... caught a glimpse of a figure on the south face of the wall. But it was so fleeting he was not sure. If he had only brought his glasses with him he might have decided, but he was without them, and he concluded finally that it was merely an optical illusion. He and the Indian had the mountain walls to themselves, and the warrior could not have moved around ...
— The Great Sioux Trail - A Story of Mountain and Plain • Joseph Altsheler

... turning flight gives the illusion of great speed. The small, compact flocks commonly fly low over the marshes, and often ...
— Ducks at a Distance - A Waterfowl Identification Guide • Robert W. Hines

... certain one always suffered thus on those feast-days on which he had to receive Communion, his superiors, discovering that there was no fault on his part, ruled that he was not to refrain from communicating on that account, and the demoniacal illusion ceased. ...
— Summa Theologica, Part III (Tertia Pars) - From the Complete American Edition • Thomas Aquinas

... and Blount entered the bar together—the Broadway Room, decorated in gleaming plastics and chromium in enthusiastic if slightly inaccurate imitation of a First Century New York nightclub. There were no native servants to spoil the illusion, such as it was: the service was fully automatic. Going to a bartending machine, von Schlichten dialed the cocktail they had decided upon and inserted his key to charge the drinks to his account, ...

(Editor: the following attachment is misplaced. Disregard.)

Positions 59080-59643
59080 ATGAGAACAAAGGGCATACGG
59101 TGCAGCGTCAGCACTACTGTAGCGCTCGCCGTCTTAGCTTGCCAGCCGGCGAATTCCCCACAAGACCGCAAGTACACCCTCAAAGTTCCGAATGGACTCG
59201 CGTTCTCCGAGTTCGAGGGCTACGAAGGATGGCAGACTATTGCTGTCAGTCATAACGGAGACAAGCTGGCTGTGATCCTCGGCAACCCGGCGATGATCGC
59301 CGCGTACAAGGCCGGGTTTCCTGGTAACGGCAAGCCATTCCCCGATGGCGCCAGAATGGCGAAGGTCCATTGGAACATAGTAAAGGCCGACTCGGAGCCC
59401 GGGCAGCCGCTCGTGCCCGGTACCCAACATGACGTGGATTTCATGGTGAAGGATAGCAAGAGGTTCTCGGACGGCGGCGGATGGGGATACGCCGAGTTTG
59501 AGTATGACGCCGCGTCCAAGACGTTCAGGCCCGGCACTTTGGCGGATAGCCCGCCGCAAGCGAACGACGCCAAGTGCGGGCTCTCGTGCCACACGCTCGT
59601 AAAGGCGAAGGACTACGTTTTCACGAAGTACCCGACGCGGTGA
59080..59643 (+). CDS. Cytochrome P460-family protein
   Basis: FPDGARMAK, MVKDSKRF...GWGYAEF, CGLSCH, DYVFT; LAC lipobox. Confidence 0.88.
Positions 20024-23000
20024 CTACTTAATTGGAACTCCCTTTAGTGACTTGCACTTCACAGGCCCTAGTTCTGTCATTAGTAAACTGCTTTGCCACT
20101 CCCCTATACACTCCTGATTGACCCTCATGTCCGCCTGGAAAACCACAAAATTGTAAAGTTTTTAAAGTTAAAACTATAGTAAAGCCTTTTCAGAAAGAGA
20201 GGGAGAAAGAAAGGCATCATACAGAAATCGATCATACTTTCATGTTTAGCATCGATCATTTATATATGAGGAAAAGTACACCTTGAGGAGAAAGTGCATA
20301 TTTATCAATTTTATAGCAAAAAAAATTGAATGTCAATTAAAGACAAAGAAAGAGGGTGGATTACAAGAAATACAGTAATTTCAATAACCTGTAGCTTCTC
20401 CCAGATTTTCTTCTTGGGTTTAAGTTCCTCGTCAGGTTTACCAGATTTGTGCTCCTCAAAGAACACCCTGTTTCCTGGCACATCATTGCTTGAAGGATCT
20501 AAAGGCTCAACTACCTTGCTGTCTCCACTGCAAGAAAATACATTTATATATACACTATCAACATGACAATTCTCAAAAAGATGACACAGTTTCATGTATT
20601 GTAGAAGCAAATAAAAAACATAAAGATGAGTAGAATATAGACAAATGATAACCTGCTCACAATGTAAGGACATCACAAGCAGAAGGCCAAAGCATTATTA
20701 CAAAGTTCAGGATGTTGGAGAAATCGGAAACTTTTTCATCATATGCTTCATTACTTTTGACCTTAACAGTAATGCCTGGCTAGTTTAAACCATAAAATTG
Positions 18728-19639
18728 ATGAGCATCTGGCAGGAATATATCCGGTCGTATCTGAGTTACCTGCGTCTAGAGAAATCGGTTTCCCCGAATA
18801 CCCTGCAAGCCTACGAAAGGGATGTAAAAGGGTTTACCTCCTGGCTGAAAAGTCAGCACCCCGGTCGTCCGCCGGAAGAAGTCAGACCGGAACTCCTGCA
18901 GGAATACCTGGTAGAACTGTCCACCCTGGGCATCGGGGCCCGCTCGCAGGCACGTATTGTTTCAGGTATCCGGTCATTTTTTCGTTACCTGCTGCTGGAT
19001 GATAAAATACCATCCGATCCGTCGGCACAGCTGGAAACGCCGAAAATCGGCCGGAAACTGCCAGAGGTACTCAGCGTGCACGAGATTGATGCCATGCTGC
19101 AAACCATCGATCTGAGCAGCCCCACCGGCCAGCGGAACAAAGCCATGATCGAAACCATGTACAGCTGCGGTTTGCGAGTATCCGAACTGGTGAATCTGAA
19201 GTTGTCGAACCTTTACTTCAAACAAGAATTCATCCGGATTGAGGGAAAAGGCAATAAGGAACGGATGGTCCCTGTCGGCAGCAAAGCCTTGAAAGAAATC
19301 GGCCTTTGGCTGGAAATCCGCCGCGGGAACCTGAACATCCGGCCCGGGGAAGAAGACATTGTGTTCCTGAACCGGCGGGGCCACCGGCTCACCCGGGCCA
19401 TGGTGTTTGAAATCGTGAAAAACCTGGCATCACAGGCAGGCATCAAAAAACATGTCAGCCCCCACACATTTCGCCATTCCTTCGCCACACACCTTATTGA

— Uller Uprising • Henry Beam Piper, John D. Clark and John F. Carr

... certain rainy afternoon when this illusion seemed phenomenally strong, and when, in addition, I had fancied I glimpsed a kind of thin, yellowish, shimmering exhalation rising from the nitrous pattern toward the yawning fireplace, I spoke to my uncle about the matter. ...
— The Shunned House • Howard Phillips Lovecraft

... never spoken to Miss Vivian." Gordon Wright stood looking at Bernard and urging his point as he pronounced these words. Bernard felt peculiarly conscious of his gaze. The words represented an illusion, and Longueville asked himself quickly whether it were not his duty to dispel it. The answer came more slowly than the question, but still it came, in the shape of a negative. The illusion was but a trifling one, and it was not for him, after ...
— Confidence • Henry James

... hidden sense, which sees certain immaterial objects, as the external sense sees the physical objects. No one else sees those forms, but they are none the less real, for the whole species of prophetic persons testify to their existence. In ordinary perception we tell a real object from an illusion by appealing to the testimony of others. What appears to a single individual only may be an illusion. If all persons agree that the object is there, we conclude it is real. The same test holds of the prophetic visions. All prophets see them. Then the intellect of the prophet ...